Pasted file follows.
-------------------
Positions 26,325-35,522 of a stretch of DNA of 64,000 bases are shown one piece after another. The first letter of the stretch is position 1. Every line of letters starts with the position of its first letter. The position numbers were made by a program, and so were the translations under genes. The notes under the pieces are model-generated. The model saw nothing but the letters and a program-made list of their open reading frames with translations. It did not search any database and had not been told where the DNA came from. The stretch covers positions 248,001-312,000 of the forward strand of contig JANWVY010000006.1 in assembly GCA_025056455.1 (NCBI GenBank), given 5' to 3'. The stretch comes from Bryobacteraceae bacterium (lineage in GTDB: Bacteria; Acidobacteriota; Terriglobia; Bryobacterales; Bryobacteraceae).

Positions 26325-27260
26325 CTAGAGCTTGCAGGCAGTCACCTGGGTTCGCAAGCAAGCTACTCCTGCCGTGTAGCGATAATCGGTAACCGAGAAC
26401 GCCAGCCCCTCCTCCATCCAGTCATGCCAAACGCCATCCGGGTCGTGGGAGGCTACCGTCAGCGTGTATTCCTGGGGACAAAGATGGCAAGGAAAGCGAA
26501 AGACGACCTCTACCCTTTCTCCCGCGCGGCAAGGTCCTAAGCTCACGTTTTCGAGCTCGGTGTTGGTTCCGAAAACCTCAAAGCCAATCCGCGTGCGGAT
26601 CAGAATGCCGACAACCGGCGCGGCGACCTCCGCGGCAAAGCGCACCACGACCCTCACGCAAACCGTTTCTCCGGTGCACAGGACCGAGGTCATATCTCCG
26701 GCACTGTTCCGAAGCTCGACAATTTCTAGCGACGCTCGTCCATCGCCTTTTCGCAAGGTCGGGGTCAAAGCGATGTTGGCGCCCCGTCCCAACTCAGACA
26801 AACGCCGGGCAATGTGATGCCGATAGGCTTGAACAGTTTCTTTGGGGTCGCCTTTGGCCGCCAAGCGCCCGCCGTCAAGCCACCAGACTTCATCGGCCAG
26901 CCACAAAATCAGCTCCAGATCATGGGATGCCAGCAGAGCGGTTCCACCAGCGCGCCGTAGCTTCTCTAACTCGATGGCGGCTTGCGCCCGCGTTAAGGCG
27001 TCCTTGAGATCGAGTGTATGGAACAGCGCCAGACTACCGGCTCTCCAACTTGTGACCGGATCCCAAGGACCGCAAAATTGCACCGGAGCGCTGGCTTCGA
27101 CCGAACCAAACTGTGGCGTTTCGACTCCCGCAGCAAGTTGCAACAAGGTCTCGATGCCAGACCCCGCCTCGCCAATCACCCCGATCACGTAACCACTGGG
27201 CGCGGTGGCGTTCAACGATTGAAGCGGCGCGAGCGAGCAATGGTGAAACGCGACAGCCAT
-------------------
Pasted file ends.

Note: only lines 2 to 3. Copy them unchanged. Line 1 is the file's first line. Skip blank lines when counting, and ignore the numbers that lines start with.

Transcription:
Positions 26325-27260
26325 CTAGAGCTTGCAGGCAGTCACCTGGGTTCGCAAGCAAGCTACTCCTGCCGTGTAGCGATAATCGGTAACCGAGAAC